The longest and deepest trough of retail food deflation in more than 50 years could end by May of next year as effects of a stabilizing U.S. dollar and an associated increase in U.S. food exports flow through the supply chain, an analyst said Wednesday.
Bill Kirk of RBC Capital Markets in a research note Wednesday noted U.S. agricultural food exports have been rebounding (1% in June, 9% in July and 16.5% in August), correlating with the aftereffects of a decline in the strength of the U.S. dollar, which was up by double-digits from late 2014 through 2015. The high value of the dollar affected retail prices by making food from the U.S. appear more expensive to foreign buyers, thus creating a domestic oversupply, Kirk argued.
"We believe the rebound in exports is the beginning of the end of the deflationary cycle," Kirk wrote.
As previously reported, the U.S. consumer price index for food at home has been down on a year-over-year basis for 10 months, marking what Kirk called the longest sustained period of U.S. food price deflation since at least 1959. Under pressure to sell more product, retailers have reacted by aggressively promoting, leading to additional strain on earnings.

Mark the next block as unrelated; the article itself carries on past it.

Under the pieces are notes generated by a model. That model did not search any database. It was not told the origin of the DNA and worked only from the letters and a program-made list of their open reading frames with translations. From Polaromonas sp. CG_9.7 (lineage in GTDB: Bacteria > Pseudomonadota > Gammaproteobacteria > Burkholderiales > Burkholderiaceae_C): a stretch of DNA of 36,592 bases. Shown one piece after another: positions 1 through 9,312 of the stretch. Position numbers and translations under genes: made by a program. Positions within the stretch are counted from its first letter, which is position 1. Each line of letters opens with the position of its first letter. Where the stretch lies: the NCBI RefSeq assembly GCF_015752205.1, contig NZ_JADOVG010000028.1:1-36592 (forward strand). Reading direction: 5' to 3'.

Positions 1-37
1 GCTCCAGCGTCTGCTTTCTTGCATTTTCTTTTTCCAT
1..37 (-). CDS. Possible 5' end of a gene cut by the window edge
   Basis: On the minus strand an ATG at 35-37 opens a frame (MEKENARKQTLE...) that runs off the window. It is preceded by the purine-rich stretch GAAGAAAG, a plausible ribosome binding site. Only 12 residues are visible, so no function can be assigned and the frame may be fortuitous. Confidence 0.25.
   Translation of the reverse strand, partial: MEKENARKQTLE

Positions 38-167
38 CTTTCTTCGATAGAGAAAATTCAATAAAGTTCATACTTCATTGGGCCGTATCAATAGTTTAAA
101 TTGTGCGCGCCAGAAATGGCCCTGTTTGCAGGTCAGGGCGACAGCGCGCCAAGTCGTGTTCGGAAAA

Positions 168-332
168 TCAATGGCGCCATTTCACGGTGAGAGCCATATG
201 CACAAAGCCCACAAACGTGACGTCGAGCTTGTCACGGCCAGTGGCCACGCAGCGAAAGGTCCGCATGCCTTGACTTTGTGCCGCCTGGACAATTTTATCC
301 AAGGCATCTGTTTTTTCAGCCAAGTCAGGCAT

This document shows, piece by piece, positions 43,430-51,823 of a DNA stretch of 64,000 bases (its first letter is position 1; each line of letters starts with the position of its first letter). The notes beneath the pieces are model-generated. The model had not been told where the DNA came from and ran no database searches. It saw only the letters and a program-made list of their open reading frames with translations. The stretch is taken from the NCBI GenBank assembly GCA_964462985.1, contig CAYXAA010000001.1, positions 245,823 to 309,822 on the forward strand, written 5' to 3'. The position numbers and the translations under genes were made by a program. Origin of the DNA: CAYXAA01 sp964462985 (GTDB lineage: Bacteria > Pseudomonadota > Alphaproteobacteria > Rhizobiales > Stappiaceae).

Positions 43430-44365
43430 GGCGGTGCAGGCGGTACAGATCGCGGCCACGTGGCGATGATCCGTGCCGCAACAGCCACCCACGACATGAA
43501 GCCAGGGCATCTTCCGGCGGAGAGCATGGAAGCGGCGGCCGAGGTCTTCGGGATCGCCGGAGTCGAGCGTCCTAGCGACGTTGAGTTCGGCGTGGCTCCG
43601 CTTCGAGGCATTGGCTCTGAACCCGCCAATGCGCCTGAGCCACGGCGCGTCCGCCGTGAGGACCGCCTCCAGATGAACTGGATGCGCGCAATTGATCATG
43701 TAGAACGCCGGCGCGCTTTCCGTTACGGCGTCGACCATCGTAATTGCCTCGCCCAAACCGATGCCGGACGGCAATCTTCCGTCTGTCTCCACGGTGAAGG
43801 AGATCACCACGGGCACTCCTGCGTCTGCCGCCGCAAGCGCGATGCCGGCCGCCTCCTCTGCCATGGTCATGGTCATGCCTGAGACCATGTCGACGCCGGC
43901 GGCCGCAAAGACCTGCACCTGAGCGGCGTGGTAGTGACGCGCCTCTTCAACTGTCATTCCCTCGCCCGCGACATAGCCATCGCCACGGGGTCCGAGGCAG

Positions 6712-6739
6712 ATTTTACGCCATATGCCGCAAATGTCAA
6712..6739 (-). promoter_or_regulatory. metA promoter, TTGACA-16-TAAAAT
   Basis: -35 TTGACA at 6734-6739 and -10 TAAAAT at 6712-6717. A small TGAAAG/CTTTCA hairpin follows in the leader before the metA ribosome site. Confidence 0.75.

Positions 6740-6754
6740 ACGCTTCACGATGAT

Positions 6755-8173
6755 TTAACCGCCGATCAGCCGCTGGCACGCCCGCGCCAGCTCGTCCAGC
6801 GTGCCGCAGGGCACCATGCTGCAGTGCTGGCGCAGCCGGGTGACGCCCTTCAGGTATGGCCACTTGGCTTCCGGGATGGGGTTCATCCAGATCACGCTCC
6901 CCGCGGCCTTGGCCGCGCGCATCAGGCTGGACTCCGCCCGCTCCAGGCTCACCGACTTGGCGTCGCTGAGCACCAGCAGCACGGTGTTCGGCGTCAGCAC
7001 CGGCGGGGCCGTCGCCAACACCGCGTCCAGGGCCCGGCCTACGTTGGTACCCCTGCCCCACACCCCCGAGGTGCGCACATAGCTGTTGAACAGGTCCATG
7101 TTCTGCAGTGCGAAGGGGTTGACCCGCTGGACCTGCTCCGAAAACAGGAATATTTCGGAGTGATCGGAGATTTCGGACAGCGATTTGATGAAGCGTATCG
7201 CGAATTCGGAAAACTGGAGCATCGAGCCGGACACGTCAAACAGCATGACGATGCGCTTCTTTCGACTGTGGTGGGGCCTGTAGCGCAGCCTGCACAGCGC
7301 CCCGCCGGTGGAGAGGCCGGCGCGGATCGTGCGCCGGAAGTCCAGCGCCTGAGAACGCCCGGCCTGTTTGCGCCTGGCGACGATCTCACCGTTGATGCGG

Noting that exports historically have a 5-month lag to producer prices, and shelf prices tend to lag producer increases by a similar gap, Kirk forecast producer prices would turn inflationary again in January followed by the consumer price index in May. U.S. retailers reacting to falling input costs by aggressively promoting deflating items like beef has been a positive inasmuch as it has lifted sales volumes by about 10% and that is helping to address the oversupply, Kirk added.
He said he was also encouraged by anticipation of China lifting a ban on imported U.S. meat that went into effect in 2003. That ban could be lifted by year-end, according to recent reports.